Hi there! I'm Rachel, a postgrad student studying Clinical Animal Behaviour from London. I'm a big 80s music fan, and have a secret love for Marvel movies.
If you’ve just joined us here in Lincoln, you may want to know what a ‘module’ is when studying. You’ll hear the word ‘module’ quite frequently so I wanted to tell you what a module is, what makes up a module and then what credits are that make up modules.
What is a module?
So a module is simply a topic or a subject specific to your degree. Think of it like in high school where you studied mathematics, or science, or geography. It’s very dependent on your degree but sometimes courses may overlap modules so it won’t always just be your class. A common example might be that if you study Business, Business and Finance or Business and Marketing, you may all start with the same business-related modules so expect to share classes. Modules typically last a semester but depending on how many credits they are (I’ll explain what they are later), they may last two semesters. These can be classed as ‘single’ or ‘double’ modules.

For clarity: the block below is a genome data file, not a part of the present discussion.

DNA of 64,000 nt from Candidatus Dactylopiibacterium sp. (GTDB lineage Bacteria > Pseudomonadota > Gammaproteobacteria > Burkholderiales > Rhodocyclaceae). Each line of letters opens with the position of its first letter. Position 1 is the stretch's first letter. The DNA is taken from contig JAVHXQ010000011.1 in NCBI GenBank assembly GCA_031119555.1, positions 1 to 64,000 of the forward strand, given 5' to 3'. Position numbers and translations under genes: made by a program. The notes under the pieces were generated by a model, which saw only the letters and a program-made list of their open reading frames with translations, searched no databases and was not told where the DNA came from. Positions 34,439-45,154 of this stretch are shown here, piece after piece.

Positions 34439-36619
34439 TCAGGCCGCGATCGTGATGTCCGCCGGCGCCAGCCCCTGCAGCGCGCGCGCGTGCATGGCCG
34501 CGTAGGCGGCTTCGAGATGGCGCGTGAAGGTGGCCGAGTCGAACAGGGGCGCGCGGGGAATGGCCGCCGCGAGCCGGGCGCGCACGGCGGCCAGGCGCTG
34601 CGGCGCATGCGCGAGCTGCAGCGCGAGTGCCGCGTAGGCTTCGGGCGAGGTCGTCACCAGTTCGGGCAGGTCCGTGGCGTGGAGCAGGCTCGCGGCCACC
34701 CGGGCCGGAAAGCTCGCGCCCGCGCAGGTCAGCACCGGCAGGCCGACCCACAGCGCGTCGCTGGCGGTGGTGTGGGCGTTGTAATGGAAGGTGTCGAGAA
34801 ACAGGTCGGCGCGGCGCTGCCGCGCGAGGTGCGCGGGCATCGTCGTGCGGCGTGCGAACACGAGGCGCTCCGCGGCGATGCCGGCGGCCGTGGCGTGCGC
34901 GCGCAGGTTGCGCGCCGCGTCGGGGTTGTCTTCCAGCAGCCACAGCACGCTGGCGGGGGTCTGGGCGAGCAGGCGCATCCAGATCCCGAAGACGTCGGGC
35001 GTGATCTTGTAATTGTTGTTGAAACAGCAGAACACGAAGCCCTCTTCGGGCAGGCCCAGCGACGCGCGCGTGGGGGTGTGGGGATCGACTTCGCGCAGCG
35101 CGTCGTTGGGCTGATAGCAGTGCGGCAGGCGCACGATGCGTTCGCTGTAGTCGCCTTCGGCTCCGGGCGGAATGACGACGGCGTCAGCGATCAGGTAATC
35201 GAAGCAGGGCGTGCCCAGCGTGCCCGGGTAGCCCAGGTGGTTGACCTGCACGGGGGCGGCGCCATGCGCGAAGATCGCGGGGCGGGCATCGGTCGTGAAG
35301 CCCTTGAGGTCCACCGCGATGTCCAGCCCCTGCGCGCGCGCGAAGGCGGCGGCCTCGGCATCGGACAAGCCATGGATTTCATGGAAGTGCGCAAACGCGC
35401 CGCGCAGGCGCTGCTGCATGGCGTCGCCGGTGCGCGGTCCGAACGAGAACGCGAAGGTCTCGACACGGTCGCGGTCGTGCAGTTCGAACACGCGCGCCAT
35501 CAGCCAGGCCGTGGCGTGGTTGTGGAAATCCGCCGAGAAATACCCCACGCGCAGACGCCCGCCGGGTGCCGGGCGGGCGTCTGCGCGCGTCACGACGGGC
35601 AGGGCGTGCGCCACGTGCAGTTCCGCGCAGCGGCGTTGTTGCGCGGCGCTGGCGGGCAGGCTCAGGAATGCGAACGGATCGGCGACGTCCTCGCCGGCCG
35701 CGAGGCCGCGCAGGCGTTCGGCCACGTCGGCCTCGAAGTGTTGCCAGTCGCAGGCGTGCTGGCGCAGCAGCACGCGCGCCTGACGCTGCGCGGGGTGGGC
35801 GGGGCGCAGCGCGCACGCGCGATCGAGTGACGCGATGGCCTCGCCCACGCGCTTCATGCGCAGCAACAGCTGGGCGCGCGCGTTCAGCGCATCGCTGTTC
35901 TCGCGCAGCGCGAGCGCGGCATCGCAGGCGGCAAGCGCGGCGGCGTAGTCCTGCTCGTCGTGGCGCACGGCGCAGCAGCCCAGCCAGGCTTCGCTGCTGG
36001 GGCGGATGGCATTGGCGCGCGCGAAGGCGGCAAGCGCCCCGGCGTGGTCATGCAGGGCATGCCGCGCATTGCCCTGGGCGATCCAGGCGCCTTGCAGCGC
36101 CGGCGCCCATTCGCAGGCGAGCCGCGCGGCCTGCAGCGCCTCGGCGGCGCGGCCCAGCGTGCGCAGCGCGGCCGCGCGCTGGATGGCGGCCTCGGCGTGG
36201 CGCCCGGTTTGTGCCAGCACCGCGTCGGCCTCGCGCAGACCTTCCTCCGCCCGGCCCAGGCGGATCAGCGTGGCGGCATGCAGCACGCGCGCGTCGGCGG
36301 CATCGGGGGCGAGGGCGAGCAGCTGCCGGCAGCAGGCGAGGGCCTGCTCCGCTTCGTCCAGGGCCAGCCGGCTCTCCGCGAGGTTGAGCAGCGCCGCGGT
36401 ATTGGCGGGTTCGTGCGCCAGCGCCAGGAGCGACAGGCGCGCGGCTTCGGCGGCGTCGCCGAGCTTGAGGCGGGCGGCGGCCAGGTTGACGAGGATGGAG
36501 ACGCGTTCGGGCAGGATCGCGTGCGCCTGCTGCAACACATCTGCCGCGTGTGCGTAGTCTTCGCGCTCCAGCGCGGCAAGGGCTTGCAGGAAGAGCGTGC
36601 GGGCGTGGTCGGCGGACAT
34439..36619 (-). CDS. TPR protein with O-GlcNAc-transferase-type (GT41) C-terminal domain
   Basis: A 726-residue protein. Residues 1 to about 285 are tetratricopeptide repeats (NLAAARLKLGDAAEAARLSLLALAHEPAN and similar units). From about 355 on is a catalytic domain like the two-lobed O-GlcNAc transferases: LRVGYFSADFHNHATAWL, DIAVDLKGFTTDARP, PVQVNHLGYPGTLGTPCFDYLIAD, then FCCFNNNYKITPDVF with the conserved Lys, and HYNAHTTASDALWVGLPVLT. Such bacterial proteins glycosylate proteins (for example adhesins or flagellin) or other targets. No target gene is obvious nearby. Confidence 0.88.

What makes up a module?
A module is made up of a set amount of learning objectives and outcomes that should appear in your module handbook. Learning outcomes can range from as little as two or three, to sometimes up to 20 if it’s a double module and they’re just there to help optimise your learning and understanding of the subject. The module handbook will also include the syllabus (what the module contains) and any recommended reading to support your learning. It’s in this module handbook that you’ll find the assessments that make up the module. Assessments within a module can include:
- Coursework (essays, reports, etc.)
- Laboratory assessments
- Group work
- Formative or summative assessments
What is a credit?
A module is made up of credits. Generally speaking, an undergraduate course consists of 120 credits a year and so 360 credits in a three year course. A postgraduate masters degree usually consists of 180 credits for the whole year. Modules can either be 15, 30 or 60 credits. A ‘single’ module will be 15 credits, a ‘double’ module will be 30 credits and then typically a dissertation or a thesis will be 60 credits.